A re-examination of scanning tunneling spectroscopy for its practical application in studies of surface electronic structures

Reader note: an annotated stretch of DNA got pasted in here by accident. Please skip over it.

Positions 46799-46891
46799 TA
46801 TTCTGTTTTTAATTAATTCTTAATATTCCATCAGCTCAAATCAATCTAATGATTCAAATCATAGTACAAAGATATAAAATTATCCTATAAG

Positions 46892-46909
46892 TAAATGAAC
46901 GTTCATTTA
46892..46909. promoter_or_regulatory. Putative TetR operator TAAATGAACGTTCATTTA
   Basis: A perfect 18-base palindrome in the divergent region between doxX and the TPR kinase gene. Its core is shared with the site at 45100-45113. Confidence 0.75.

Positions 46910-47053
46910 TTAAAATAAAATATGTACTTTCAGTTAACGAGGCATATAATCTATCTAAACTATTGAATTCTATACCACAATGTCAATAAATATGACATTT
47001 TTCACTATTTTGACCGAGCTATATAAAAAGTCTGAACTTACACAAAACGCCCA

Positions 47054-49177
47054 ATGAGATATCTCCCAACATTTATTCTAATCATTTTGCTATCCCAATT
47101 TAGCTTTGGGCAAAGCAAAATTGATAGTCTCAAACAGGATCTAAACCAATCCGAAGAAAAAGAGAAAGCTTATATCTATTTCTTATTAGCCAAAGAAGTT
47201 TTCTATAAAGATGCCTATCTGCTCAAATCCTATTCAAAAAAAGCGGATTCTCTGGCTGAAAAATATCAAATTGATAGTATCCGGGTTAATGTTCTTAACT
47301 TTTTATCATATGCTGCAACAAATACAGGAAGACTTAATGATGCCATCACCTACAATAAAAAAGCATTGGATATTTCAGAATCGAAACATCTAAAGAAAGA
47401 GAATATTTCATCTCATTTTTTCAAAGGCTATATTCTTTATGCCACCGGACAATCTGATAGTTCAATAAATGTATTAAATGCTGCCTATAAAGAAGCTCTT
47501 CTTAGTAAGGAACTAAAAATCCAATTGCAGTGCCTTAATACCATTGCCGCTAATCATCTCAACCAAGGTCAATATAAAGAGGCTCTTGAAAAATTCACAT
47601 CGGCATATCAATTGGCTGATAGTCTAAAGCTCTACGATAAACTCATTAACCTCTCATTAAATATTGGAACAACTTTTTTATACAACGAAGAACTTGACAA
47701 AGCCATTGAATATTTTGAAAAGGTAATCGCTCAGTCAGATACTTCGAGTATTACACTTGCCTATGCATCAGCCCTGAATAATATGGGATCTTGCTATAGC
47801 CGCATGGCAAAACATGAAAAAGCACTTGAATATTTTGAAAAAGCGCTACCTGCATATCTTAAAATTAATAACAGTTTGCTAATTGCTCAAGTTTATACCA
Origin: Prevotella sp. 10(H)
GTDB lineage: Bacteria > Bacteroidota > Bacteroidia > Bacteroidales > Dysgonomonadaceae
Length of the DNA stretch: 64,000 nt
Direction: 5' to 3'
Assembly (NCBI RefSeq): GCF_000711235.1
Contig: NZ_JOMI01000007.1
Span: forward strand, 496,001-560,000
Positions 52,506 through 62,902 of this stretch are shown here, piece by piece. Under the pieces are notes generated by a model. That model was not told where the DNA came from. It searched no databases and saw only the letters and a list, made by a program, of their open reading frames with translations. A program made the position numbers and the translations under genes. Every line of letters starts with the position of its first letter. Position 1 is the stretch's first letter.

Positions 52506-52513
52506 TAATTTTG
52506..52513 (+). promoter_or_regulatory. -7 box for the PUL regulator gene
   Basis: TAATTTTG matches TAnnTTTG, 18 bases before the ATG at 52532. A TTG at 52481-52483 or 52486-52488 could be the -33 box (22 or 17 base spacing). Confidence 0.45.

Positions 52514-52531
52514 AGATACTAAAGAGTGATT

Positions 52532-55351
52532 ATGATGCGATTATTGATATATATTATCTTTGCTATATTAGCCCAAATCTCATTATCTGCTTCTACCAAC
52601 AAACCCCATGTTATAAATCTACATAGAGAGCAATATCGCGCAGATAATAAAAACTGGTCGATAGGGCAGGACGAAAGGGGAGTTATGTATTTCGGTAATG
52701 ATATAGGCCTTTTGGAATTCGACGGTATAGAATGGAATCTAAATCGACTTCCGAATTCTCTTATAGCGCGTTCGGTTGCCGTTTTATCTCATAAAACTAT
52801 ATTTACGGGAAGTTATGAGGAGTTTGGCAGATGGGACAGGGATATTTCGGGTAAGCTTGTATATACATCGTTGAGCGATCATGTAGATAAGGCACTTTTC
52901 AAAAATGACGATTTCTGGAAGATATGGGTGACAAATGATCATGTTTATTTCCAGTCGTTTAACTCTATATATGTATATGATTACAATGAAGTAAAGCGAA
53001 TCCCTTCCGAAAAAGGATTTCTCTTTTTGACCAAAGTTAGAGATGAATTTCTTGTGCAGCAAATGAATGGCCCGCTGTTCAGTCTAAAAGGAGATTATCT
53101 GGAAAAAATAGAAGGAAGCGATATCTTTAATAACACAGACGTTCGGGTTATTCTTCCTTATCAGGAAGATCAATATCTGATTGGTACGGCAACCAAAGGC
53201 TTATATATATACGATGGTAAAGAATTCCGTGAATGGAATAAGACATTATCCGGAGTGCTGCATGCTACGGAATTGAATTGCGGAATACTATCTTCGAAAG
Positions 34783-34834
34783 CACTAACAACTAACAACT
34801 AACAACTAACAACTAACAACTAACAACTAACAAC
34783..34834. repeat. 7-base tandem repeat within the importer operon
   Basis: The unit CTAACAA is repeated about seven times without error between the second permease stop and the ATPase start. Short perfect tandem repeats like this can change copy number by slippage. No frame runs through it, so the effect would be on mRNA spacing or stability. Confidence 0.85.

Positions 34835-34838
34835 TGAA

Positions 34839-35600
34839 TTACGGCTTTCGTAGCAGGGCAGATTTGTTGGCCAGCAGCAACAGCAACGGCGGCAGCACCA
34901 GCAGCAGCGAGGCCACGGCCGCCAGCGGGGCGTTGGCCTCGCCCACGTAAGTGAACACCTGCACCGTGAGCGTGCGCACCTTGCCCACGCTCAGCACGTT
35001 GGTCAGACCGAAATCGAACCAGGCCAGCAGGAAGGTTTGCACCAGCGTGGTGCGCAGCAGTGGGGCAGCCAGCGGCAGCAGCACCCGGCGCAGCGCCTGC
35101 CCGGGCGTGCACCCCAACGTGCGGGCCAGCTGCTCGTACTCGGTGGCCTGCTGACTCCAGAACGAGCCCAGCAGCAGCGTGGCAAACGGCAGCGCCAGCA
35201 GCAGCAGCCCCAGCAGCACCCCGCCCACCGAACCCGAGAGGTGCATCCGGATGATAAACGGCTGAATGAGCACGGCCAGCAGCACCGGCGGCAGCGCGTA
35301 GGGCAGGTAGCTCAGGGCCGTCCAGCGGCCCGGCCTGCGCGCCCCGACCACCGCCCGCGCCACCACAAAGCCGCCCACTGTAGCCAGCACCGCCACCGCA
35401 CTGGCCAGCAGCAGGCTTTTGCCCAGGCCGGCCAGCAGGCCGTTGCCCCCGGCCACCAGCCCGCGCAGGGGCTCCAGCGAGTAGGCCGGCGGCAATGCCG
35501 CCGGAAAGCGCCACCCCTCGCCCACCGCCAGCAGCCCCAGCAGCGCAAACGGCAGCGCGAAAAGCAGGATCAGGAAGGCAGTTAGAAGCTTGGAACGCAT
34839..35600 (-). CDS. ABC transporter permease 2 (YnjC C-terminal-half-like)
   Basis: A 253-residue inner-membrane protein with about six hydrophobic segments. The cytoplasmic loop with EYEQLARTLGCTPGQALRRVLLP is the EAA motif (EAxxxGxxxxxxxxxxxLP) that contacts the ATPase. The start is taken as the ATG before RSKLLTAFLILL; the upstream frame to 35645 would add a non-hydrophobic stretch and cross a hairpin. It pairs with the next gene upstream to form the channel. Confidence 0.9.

In this paper we present a re-examination of the merits of scanning tunneling spectroscopy (STS) based on a detailed mathematical analysis and computer simulations. The analysis shows an intrinsic restriction in the technique due to the tunneling barrier transmission probability, which exponentially attenuates the low-lying electronic states in the energy band of a sample when composing the tunneling current. The results emphasize that a STS measurement is suitable for detecting the localized empty (conduction band) electronic states of a solid surface, whereas its ability to detect the filled (valence band) electronic states is limited. Tip material selection may be an option to circumvent this limitation to some extent, which is supported by our computer simulation results using delta function-like and flat band tip electronic structures.